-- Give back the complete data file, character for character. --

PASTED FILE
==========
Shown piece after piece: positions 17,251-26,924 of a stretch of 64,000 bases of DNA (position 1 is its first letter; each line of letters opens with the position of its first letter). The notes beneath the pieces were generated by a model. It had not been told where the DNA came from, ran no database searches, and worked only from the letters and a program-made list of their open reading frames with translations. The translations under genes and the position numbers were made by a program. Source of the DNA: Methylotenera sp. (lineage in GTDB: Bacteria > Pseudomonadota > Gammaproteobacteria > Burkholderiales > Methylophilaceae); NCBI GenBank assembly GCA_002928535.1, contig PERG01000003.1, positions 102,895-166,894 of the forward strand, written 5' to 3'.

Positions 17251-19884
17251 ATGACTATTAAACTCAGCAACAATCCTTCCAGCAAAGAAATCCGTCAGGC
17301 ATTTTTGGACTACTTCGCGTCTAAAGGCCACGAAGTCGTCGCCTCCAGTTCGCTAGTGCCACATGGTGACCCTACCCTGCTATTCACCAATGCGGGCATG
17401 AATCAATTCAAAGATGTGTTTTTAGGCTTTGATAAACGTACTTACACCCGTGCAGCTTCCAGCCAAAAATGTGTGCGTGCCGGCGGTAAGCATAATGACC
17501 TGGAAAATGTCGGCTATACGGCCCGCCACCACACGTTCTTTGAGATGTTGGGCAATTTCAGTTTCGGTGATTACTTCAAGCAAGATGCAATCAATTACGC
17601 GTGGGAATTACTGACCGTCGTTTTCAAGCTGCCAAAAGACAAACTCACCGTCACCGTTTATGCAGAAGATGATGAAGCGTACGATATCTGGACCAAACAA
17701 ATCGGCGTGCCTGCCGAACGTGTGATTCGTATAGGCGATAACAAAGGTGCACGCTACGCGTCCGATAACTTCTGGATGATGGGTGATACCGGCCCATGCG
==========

Shown piece after piece: positions 17,251-26,924 of a stretch of 64,000 bases of DNA (position 1 is its first letter; each line of letters opens with the position of its first letter). The notes beneath the pieces were generated by a model. It had not been told where the DNA came from, ran no database searches, and worked only from the letters and a program-made list of their open reading frames with translations. The translations under genes and the position numbers were made by a program. Source of the DNA: Methylotenera sp. (lineage in GTDB: Bacteria > Pseudomonadota > Gammaproteobacteria > Burkholderiales > Methylophilaceae); NCBI GenBank assembly GCA_002928535.1, contig PERG01000003.1, positions 102,895-166,894 of the forward strand, written 5' to 3'.

Positions 17251-19884
17251 ATGACTATTAAACTCAGCAACAATCCTTCCAGCAAAGAAATCCGTCAGGC
17301 ATTTTTGGACTACTTCGCGTCTAAAGGCCACGAAGTCGTCGCCTCCAGTTCGCTAGTGCCACATGGTGACCCTACCCTGCTATTCACCAATGCGGGCATG
17401 AATCAATTCAAAGATGTGTTTTTAGGCTTTGATAAACGTACTTACACCCGTGCAGCTTCCAGCCAAAAATGTGTGCGTGCCGGCGGTAAGCATAATGACC
17501 TGGAAAATGTCGGCTATACGGCCCGCCACCACACGTTCTTTGAGATGTTGGGCAATTTCAGTTTCGGTGATTACTTCAAGCAAGATGCAATCAATTACGC
17601 GTGGGAATTACTGACCGTCGTTTTCAAGCTGCCAAAAGACAAACTCACCGTCACCGTTTATGCAGAAGATGATGAAGCGTACGATATCTGGACCAAACAA
17701 ATCGGCGTGCCTGCCGAACGTGTGATTCGTATAGGCGATAACAAAGGTGCACGCTACGCGTCCGATAACTTCTGGATGATGGGTGATACCGGCCCATGCG